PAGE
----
Boris Johnsons' Suspension Of British Parliament Unlawful : Scottish Court Of Appeals
Boris Johnson's decision to suspend the UK Parliament for more than a month has been ruled unlawful by Scotland's highest court of appeal, in a judgment delivered yesterday.
The three judges, chaired by Lord Carloway, Scotland's most senior judge, overturned an earlier ruling that the courts did not have the power to interfere in Boris Johnson's move to prorogue parliament.
The advice given by the Government to Her Majesty, The Queen, to prorogue Parliament from 9th September to 14th October is unlawful and therefore the propogation itself is unlawful, said Lord Carloway while reading out the summary of the judgment. The judge said that the draft of the judgment was being released considering the urgency of the situation.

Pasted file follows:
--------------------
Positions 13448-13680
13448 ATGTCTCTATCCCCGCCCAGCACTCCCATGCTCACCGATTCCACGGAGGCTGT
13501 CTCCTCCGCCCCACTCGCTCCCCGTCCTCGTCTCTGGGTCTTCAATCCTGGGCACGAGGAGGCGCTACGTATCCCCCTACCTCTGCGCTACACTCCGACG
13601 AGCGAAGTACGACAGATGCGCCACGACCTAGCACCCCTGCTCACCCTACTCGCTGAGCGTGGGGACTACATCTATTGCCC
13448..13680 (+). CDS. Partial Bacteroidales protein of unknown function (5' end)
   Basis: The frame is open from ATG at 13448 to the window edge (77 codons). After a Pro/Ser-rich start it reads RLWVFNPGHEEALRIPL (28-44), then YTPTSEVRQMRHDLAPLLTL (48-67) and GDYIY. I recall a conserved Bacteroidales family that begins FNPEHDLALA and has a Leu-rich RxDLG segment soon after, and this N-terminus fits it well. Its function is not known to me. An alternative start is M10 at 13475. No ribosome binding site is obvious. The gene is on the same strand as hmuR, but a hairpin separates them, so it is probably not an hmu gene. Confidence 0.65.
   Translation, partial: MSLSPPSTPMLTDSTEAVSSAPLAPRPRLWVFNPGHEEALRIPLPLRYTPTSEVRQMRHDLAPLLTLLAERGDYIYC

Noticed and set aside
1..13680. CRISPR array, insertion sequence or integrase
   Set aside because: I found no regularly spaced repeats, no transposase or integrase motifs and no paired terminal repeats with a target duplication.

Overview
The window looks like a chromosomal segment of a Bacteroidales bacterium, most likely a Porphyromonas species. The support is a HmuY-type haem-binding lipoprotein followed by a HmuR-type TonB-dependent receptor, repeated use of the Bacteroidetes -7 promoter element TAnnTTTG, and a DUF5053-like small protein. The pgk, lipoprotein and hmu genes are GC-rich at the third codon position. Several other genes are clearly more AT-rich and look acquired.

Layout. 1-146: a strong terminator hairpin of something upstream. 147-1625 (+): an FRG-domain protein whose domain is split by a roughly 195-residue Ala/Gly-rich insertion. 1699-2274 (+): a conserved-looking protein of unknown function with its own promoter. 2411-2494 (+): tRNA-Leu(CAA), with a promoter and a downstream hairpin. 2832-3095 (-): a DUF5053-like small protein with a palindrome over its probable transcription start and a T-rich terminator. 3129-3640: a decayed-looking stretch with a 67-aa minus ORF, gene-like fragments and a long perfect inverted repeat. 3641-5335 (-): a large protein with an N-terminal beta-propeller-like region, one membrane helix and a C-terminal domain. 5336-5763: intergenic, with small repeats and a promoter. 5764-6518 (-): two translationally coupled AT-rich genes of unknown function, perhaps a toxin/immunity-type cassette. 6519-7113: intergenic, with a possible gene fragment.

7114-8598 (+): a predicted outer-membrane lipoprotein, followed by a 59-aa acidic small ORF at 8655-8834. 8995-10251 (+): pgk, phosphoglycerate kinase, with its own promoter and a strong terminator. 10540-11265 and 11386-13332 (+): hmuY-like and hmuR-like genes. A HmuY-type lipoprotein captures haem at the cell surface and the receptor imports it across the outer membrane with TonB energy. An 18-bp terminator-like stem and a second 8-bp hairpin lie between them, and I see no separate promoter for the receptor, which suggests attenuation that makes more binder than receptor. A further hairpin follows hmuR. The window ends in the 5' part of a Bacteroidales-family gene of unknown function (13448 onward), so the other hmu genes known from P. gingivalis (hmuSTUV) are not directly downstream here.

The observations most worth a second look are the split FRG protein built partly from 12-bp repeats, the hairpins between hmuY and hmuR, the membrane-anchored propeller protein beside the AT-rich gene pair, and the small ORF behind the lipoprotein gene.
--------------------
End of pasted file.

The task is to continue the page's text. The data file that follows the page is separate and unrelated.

The judges were unanimous in their opinion that the the suspension " had the purpose of stymying Parliament."
The three judges overturned an earlier ruling that the courts did not have the power to interfere in the prime minister's political decision to prorogue parliament.
The Court has however not issued any direction for reconvening the Parliament.
The UK's Supreme Court will hear an appeal from the government next week. The UK supreme court has already scheduled an emergency hearing on both the Scottish and English cases for 17 September, alongside a third challenge brought in the courts in Belfast.
The PM had said he needed to prorogue Parliament in order to bring forward a new legislative program. This decision was widely criticized as audacious move to reduce the amount of time available to the opposition to block a no-deal Brexit.
Commentators in India were quick to point out the urgency with which the UK Courts decided an important constitutional issue, in contrast with the approach of Indian Courts, which have been delaying adjudication of major issues.